We obtained from Kellis et al. [16] the protein-coding genes and ortholog assignments (grouped by ORFs with unambiguous correspondence) for four Saccharomyces species: S. cerevisiae, S. paradoxus, S. mikitae, and S. bayanus. We considered only those proteins for which all four sequences were present, and these were aligned using ClustalW and subjected to phylogenetic analysis assuming the fixed unrooted topology ((S. cerevisiae, S. paradoxus), (S. mikitae, S. bayanus)). The method of Goldman and Yang [17], as implemented in PAML (codeml; version 3.15), was used to jointly infer "ancestral" sequences at the coalescence of cerevisiae/paradoxus and of mikitae/bayanus. This facilitated five pairwise comparisons that collectively span the tree: (1) cerevisiae vs. cerevisiae/paradoxus, (2) paradoxus vs. cerevisiae/paradoxus , (3) mikitae vs. mikitae/bayanus, (4) bayanus vs. mikitae/bayanus, and (5) cerevisiae/paradoxus vs. mikitae/bayanus. Subsequently, Ka A , Ks A , Ka I and Ks I were calculated for each. To compute a dispersion ratio for the tree, we first summed each of these measures across the five branches comprising ((S. cerevisiae, S. paradoxus), (S. mikitae, S. bayanus)). The dispersion ratio for each gene was thus given by (ΣKa I Ks I )/(ΣKa A Ks A ) where each sum ranges over the five aforementioned pairwise comparisions.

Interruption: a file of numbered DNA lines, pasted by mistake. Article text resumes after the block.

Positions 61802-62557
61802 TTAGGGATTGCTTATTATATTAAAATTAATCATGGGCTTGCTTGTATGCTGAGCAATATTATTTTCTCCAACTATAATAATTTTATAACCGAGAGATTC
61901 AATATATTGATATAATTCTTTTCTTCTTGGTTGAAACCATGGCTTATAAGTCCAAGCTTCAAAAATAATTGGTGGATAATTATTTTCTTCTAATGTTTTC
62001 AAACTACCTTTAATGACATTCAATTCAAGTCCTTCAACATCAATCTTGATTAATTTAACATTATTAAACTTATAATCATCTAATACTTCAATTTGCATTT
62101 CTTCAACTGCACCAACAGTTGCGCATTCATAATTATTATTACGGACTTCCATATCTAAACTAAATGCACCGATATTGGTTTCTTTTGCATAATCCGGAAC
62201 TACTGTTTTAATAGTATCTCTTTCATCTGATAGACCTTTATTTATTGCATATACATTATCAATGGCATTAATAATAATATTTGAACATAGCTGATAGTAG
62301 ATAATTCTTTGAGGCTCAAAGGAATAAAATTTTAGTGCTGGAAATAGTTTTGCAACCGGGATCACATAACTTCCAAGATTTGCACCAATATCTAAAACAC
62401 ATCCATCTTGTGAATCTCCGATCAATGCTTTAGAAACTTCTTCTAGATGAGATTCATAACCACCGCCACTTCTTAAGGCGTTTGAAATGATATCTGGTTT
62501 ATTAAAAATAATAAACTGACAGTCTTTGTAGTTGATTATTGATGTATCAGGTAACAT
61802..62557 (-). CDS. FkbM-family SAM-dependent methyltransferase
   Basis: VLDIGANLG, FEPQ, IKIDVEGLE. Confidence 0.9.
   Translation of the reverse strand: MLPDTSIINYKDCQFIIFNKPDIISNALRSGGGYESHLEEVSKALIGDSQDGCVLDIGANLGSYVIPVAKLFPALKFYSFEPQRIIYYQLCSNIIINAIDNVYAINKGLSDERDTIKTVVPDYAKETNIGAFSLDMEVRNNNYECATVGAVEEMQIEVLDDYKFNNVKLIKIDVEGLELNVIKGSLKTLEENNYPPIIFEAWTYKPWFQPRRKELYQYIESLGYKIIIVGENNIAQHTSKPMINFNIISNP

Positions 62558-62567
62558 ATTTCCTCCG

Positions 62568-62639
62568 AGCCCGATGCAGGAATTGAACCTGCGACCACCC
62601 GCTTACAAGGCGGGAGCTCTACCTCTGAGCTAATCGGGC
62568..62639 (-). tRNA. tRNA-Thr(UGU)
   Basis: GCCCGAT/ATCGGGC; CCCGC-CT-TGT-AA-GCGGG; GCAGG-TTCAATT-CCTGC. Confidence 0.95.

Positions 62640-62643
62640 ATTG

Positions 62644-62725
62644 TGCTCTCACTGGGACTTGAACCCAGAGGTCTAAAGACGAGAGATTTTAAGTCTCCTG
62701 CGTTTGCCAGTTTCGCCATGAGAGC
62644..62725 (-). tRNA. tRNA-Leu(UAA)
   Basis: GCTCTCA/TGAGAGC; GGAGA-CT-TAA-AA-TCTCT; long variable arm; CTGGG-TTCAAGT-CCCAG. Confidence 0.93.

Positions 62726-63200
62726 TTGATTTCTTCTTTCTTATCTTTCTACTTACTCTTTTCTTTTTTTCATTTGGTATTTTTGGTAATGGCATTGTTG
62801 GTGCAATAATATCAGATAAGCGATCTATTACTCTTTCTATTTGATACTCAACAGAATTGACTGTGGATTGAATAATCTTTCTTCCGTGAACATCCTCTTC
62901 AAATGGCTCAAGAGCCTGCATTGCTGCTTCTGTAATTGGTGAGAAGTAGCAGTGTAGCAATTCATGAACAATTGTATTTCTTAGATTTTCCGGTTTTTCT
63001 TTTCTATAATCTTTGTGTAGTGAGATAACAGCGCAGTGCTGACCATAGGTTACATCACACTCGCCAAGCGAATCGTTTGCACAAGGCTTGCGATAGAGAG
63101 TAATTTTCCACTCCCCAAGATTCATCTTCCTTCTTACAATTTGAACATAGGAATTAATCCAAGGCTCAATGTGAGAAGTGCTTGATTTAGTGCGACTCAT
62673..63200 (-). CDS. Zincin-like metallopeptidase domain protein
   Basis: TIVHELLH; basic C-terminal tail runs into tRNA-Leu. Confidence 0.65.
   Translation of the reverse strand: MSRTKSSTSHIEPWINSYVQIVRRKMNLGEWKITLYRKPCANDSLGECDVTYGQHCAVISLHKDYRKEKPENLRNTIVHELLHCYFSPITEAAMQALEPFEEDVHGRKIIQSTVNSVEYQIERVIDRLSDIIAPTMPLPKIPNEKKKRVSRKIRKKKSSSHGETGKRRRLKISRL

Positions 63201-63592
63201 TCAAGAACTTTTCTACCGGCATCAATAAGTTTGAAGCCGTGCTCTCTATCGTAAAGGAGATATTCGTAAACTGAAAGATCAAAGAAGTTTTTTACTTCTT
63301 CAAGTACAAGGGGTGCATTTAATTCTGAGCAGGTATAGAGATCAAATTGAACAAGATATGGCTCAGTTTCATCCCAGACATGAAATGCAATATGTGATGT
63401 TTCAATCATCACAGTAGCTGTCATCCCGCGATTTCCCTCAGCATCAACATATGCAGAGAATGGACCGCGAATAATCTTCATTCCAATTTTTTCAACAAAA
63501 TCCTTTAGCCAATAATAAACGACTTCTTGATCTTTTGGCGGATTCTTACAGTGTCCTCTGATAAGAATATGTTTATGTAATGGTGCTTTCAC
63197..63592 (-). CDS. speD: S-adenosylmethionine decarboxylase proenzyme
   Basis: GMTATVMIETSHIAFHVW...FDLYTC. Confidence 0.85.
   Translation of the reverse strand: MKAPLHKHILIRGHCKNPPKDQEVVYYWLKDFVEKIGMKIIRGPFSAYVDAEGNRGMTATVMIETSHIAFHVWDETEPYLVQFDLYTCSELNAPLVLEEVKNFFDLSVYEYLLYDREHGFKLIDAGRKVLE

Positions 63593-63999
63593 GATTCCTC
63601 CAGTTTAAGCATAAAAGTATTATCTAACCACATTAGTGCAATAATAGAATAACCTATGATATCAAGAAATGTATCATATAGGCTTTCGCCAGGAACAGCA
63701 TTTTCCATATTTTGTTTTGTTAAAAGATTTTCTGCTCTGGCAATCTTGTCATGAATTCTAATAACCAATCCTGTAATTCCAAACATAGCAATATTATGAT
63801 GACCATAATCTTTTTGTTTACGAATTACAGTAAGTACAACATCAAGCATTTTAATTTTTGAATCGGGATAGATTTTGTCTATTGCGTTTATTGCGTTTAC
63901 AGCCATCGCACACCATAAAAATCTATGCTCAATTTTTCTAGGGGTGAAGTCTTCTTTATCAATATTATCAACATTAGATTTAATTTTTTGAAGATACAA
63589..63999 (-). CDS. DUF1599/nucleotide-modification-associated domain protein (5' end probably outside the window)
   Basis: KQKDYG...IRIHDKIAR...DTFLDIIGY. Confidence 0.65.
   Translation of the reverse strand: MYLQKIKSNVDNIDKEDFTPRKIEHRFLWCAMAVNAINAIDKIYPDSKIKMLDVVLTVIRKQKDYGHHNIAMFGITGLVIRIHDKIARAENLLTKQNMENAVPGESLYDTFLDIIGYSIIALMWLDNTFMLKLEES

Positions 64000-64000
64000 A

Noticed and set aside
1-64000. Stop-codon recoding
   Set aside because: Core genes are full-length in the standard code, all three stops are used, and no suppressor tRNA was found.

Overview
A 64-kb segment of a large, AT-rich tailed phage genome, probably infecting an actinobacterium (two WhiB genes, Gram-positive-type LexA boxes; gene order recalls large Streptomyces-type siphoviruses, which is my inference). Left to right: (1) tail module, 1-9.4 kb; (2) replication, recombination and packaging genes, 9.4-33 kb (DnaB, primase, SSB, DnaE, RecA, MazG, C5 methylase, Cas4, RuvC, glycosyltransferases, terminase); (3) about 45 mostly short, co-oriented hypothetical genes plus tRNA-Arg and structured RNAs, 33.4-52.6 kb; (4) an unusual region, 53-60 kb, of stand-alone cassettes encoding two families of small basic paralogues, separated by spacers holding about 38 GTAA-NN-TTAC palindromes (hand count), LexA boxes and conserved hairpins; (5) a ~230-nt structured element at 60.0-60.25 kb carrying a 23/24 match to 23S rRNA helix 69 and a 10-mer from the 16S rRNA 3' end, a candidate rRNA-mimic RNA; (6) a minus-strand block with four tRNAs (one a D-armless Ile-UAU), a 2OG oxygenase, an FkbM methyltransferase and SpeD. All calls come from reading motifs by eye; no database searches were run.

Comparing selection and dispersion for genes under recent positive selection

Within the human/chimpanzee dataset gathered from Ensembl, we identified those genes implicated as being under positive selection in the human lineage [18]. We then fit the model Y i = α + βX i + γP i + ε i , where the response variable Y i is the log(ω) value for gene i, the continuous predictor variable X i is the log(ρ) value for gene i, and
P i = 1 , i f g e n e i w a s u n d e r r e c e n t p o s i t i v e s e l e c t i o n 0 , o t h e r w i s e

Comparing the dispersion ratio to established correlates of evolutionary rate